"That was Ice Nation," Kane says. "Not all Grounders are the same."

"They are to me," Pike says.

The discussion in the cave turns to Mt. Weather. While the story of the delinquents survival is being told, friction develops between Pike and Kane when Pike learns that the Sky People aren't living in Mt. Weather. They're just using it for supplies.

As the tension heats up, Monty walks to the front of the cave and discovers—oh crap—that Bellamy snuck off using the dead Ice Nation scout's clothing.

zen napping with jaha, murphy, and emori

Right after the credits, we are introduced to the City of Light. An urban, modern, sleek metropolis.

Thankfully, Murphy is still in this storyline to offer his sass. Emori, Otan, Gideon, and a turtle-pack are all waiting with Jaha and Murphy in a marsh/river area. Emori flirts with Murphy, who doesn’t know what to do with someone liking him.

Otan questions Jaha about the City of Light (COL henceforth) and Jaha takes him off for a come-to-ALIE-talk. Awesomely, we learn the Trigedasleng word for s**t is skresh.

While Gideon is “zen-napping”, Emori tells Murphy that she and Otan collect tech for ALIE. ALIE finds them by using the drones (it's unclear if she's actually in the drone) and then directs them as to what she wants.

But, TWIST!, Emori is actually here to steal the turtle-pack from Gideon because “they have other buyers.” Gideon wakes just as Emori has her hands on the pack and chokes her. Emori, ever resourceful, slits his throat. He dies.

Back at the boat dock, Emori is casually wiping blood off her face, while Murphy seems to be having reservations about killing someone. Oh, the irony. Emori calms him down with a cheek-kiss, thanking him for saving her. Murphy again has no idea what to do with positive affection.

Emori pops open the turtle-pack, and inside is grade-A ALIE tech, marked with an infinity symbol just like the COL chips. Murphy realizes that this is ALIE, just as Otan comes back, clearly having ingested the chip. Otan grabs Emori, holding a knife to her throat, as Jaha tries to convince Murphy to eat the chip.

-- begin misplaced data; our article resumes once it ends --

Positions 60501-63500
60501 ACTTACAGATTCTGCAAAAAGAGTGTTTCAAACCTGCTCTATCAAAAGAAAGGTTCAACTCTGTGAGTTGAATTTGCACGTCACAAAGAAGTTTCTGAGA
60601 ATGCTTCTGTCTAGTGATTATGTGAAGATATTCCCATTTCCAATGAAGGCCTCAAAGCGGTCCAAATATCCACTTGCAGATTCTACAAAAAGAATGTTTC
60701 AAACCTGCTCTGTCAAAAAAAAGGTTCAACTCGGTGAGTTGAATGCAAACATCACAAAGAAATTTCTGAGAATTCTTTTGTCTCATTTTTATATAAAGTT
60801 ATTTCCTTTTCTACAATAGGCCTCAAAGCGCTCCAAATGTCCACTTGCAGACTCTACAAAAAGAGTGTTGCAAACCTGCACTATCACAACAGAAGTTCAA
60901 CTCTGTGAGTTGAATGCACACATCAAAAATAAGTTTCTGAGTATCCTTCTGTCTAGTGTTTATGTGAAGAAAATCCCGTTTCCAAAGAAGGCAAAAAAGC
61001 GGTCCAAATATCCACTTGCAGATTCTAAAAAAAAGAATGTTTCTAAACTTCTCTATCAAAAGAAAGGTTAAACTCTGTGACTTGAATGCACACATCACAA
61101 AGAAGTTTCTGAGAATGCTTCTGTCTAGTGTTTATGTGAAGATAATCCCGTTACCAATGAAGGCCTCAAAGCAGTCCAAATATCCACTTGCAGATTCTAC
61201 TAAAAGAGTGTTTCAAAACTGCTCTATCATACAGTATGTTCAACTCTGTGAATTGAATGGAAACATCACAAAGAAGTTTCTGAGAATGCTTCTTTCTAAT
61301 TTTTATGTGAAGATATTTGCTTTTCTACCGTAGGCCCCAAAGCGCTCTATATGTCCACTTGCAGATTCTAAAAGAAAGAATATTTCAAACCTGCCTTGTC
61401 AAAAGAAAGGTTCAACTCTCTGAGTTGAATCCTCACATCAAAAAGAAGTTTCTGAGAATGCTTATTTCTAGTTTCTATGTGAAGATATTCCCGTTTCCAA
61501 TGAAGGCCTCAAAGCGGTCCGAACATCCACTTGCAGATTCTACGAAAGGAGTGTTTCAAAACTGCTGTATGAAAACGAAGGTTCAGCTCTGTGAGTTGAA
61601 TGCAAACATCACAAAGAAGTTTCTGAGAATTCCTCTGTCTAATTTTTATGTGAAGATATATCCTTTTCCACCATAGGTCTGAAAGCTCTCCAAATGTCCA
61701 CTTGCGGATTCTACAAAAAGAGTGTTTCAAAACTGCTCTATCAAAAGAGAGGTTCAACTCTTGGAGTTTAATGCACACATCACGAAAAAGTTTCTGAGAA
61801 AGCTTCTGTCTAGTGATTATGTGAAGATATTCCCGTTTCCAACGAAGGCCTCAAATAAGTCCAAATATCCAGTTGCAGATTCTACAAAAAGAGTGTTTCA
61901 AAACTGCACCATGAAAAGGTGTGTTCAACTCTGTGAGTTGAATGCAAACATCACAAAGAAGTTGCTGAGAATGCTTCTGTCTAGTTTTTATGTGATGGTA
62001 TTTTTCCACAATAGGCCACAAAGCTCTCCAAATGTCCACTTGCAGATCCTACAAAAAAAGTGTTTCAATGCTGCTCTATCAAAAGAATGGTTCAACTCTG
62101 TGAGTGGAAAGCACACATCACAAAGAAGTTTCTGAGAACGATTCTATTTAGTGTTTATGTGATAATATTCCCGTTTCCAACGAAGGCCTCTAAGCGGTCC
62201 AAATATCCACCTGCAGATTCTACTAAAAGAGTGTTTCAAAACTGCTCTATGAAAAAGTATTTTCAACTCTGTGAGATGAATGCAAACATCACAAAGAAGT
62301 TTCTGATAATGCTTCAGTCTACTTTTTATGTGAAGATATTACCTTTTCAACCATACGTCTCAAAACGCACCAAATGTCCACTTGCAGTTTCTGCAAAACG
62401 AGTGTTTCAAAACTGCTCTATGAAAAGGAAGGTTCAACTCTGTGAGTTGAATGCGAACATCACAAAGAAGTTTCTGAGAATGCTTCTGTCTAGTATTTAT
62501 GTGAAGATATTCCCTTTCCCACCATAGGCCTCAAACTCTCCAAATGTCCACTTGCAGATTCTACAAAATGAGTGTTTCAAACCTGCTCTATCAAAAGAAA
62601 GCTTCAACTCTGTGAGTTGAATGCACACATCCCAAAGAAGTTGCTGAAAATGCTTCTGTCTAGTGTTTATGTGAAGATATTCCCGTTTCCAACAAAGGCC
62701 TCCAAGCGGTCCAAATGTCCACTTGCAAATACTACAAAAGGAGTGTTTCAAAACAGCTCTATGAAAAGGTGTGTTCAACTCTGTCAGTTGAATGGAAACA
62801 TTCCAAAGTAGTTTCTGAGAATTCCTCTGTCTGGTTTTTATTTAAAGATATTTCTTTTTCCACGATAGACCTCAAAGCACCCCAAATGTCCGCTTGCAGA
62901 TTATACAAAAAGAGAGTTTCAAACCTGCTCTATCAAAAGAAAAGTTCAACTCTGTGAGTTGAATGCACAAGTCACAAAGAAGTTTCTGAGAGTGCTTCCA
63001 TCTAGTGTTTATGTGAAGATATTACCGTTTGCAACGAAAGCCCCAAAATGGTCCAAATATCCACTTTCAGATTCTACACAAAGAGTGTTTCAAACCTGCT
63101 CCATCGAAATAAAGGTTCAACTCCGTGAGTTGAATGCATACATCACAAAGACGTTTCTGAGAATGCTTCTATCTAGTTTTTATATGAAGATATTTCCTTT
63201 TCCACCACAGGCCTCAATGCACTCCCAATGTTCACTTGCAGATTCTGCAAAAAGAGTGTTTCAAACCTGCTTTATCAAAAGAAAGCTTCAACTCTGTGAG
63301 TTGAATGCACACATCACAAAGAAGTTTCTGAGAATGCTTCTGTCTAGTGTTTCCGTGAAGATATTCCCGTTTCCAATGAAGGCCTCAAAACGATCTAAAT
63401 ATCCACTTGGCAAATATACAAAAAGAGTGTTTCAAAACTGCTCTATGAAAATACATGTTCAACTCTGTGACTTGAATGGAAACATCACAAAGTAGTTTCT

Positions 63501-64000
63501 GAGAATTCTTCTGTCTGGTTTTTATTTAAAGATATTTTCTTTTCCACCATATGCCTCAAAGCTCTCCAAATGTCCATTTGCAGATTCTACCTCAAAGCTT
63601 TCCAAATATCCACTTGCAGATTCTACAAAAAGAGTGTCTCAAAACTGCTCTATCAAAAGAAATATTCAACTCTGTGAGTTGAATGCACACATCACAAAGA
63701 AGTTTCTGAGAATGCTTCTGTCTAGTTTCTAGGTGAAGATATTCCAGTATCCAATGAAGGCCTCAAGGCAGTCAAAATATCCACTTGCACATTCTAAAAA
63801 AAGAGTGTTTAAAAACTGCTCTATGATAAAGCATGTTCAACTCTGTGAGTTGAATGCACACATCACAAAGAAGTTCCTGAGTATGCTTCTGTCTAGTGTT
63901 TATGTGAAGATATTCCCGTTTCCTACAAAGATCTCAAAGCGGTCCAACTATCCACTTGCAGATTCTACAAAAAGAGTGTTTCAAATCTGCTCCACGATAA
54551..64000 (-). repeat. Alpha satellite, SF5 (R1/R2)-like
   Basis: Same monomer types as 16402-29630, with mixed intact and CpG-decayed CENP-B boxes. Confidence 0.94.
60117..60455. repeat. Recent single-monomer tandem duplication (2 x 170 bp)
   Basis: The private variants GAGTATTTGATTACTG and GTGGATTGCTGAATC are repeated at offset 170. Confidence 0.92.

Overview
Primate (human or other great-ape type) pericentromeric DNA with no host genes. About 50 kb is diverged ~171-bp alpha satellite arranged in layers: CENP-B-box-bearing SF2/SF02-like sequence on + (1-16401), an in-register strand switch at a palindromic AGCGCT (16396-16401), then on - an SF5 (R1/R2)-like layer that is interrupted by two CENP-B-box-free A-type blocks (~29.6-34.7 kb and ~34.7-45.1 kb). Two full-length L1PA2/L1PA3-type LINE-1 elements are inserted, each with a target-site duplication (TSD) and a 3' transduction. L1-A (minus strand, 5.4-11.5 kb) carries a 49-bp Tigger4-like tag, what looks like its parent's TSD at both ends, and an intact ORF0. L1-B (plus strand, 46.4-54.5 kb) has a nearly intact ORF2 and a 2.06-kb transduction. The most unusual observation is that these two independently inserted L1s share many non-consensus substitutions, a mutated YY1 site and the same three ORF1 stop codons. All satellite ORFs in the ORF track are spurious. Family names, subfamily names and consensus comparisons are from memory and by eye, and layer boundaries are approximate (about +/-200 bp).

Murphy isn’t having any of this skresh, and threatens to drown ALIE-pack. Oh, how I’m sure we’re all going to wish you would have, Murph. But he doesn’t. Instead, he bargains for Emori. Otan lets Emori go, but Murphy tosses the ALIE-pack across the marsh, yet still into water. Because he’s amazing.

Too bad he didn’t open it first.

Murphy and Emori putter off in the boat, hopefully to live a nice, quiet life.

Meanwhile, Jaha returns to the City of Light. ALIE, ever industrious, has another trick up her sleeve. Along with no pain, hate, or envy in this modern-glass paradise, there is also no death. The camera pulls back to reveal Otan, ALIE, Jaha, and the corporally-dead Gideon. Neither Otan or Gideon exhibit their facial mutations.

We’ll start with my people, Jaha says, not ominously at all.

I’m sure that’s going to work out just fine.

places aren't evil: arkadia and mount weather

Lincoln and Octavia are having some alone time in the woods when they spot Nyko, the healer of Trikru, riding along the fence of Arkadia. He has been stabbed by the Ice Nation and needs help.

Abby is in Medical with Jasper for his follow-up from the stab wound. Abby tries to talk to him about his emotions, but Jasper doesn’t want to talk. Abby presses the issue by bringing up Finn. Jasper turns his dead-eyed gaze to her and says, “Your daughter killed him, too.” A Mountain/Finn combo insult. Ouch.

Octavia and Lincoln bring in Nyko. Jackson types him and he’s RH-null. All of the Arkers, their blood being engineered, are not. Jackson quickly tests Lincoln, and he’s not a match either.

But who has a ton of medical and transfusion supplies?